How do you spend your days? We want to know. To answer this very question, Cynthia Newberry Martin hosts a guest author once a month. Every bit of detail I read in those posts either inspires me or connects with me in such a way that I find the confidence I need (yet again) to call myself a Writer.

So, it should be no surprise that writers get tagged now and then with three questions or twenty-five or (this time) eight. Suzanne Conboy-Hill and Ann M. Lynn both tagged me, and it’s taken me way too long to respond. I can whip out a flash fiction story in half a day. But, ask me something about myself, something I should be able to answer easy enough, and the first response you’ll hear are crickets.

“Me?” *nervous laughter*

SO, here are eight tidbits of information about me, along with links to three other writers whom you might want to check out for yourself. No formal tagging here – I took too long, game’s over I’m sure – just simple recognition.

And, thanks Suzanne and Ann, for the questions!

1. If you could have any superpower, what would you have?

Telepathy. There, I said it.

I won’t lie. I obsess about every submission I send out. Wouldn’t it be lovely to know the second an agent or an editor picks up my submission with their very own hands?

Yes or No. Yes or No. One flash of a thought in their minds, and I’m on my way – to strangle my muse or to celebrate. No wait times, no checking and re-checking the inbox, no more stalking the postman.

2. Who is your style icon?

If we’re talking wardrobes, then I’m in trouble.

For fashion guidance, I depend on the goodness of my friends. Friends with money and with taste. I accept hand-me-downs without hesitation, because – left to my own devices – I am a fashion disaster. So, if you see me wearing something sassy and in style, you can assume I got it from a friend.

3. What is your favorite quote?

It’s difficult for me to choose a favorite quote. There are so many great ones that I love about life and about writing. I latch on to one quote that strikes me on a particular day, but the same quote might not mean as much to me the next day. So, here’s one I’m holding onto this week from Mary McNamara’s recent article in the Los Angeles Times:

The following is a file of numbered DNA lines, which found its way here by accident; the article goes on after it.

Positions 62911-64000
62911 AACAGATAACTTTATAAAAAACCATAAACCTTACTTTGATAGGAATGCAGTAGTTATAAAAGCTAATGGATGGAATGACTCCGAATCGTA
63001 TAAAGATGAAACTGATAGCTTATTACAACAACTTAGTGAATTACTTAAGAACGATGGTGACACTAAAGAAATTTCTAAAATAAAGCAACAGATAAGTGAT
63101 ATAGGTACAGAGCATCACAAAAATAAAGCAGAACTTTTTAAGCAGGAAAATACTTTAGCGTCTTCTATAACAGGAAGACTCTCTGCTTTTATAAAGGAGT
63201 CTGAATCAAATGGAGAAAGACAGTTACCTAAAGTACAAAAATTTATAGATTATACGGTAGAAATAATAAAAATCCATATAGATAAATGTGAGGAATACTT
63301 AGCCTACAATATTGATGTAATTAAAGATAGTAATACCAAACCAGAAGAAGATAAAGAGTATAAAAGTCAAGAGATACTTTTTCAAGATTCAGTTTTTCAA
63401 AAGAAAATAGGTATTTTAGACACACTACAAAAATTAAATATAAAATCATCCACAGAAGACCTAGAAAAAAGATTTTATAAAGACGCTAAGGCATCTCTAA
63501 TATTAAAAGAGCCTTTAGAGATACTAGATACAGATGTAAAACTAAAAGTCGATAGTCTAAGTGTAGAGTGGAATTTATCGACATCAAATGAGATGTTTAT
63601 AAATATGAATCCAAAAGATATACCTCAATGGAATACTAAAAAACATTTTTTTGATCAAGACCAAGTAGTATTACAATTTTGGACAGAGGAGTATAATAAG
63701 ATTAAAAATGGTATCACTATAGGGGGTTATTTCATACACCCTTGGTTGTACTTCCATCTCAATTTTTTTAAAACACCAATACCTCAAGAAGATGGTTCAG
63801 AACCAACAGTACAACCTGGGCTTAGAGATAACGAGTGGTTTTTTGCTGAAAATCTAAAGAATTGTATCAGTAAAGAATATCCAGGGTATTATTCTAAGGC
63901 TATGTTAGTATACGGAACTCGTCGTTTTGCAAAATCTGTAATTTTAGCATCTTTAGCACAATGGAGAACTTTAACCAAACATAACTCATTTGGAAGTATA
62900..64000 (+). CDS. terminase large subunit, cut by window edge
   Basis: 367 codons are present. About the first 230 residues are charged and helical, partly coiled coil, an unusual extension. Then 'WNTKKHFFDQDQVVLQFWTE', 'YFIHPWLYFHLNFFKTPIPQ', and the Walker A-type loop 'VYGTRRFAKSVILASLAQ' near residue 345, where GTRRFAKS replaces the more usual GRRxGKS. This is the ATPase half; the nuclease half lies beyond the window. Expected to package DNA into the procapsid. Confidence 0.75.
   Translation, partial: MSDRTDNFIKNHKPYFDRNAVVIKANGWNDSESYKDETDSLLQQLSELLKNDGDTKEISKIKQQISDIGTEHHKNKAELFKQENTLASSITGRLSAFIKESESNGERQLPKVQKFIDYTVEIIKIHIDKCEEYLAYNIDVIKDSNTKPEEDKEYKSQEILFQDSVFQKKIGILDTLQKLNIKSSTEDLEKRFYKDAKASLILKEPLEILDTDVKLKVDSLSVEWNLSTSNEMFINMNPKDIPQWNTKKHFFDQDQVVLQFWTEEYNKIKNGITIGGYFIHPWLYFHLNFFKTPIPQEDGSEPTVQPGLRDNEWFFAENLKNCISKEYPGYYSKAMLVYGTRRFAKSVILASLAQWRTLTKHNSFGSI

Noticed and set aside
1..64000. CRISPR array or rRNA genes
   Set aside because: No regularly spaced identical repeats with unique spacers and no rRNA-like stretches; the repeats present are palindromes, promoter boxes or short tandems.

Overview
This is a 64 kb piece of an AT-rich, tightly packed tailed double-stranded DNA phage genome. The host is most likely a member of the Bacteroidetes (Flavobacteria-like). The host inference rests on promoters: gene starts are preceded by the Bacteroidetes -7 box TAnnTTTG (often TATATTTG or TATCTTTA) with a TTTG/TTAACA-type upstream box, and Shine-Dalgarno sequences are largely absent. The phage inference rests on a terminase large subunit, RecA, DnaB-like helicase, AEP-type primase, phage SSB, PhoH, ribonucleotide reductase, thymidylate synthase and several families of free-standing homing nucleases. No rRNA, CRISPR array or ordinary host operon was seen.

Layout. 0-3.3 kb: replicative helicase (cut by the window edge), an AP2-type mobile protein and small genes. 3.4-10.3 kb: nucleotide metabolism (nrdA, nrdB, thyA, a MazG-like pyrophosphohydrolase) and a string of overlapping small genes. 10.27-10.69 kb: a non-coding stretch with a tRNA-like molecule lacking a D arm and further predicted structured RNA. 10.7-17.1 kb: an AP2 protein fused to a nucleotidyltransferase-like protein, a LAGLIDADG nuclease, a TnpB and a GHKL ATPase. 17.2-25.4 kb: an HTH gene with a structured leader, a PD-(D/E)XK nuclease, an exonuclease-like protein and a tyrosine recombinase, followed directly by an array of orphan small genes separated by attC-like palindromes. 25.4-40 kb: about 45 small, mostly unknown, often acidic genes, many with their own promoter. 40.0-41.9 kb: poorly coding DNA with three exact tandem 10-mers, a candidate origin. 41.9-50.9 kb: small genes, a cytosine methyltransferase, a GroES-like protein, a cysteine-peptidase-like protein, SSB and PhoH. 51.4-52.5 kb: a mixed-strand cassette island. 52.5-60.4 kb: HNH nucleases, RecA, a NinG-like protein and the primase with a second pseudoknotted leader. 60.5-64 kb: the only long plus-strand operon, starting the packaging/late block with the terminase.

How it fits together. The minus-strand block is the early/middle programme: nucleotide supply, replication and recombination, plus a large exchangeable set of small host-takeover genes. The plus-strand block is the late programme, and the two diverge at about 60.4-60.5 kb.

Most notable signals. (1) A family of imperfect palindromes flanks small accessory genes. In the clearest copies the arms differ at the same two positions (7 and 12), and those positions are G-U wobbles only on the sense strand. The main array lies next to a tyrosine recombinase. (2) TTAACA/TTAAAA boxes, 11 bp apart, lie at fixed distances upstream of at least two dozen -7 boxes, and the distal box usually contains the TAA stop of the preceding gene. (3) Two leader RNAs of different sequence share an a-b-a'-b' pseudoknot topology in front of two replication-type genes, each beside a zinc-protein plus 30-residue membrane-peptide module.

…[I]f you’re a writer, you don’t write for money or fame or a chance to dish with Oprah Winfrey. Basically, you write because when you’re not writing, you’re even more cranky than when you are writing.


4. What is the best compliment you’ve ever received?

“Ever?” I have a terrible memory. That’s one reason why I write — because I forget the things I insist on remembering. Recently, though, my favorite compliment came from my daughter who’s almost four.

“You look beautiful,” she said. Her eyes traced my outfit from head to toe.

She ignored the three blemishes on my face that might suggest I’m fifteen and not forty. Then, she stopped at my feet and gave me the eye.

“Except for your shoes,” she said.

She’s anti-Birkenstocks, and her comment reinforces my answer to number two above. Left to my own devices….

5. What playlist/cd is in your CD player/iPod right now?

Every year, Fall throws me into a melancholy mood. One of the ways I survive that mood is to play lilting music that rises and falls and lifts and carries. Ingrid Michaelson has been on my mind a lot. But the other day, this song struck my fancy:

6. Are you a night owl or a morning person?

A night owl. Late night hours are the most quiet times at my house. Plus, I’m just lazy before the sun comes up.

7. Do you prefer dogs or cats?

To this I say Achoo!” and “Pass the Claritin.” I love them both — from a distance.

8. What is the meaning behind your blog name?

I am forever running out of time. When I decided I wanted to pursue my writing for real, I knew I would have to do it during those moments in between — moments that are fleeting as soon as they start some days. And, I like hard and fast deadlines.

There you have it, more than you wanted to know. Now, along with Suzanne and Ann, here are three more writers whose blogs I read and tweets I follow — for inspiration, for lessons in the craft, and/or for a good laugh:

I’m off now, to practice my telepathy.

I’m sending you messages right now to leave a comment and retweet this post (stack those stats).

Just kidding.

(Sort of.)

Three Ways to Make a Story Your Own

“Ideas are a dime a dozen.”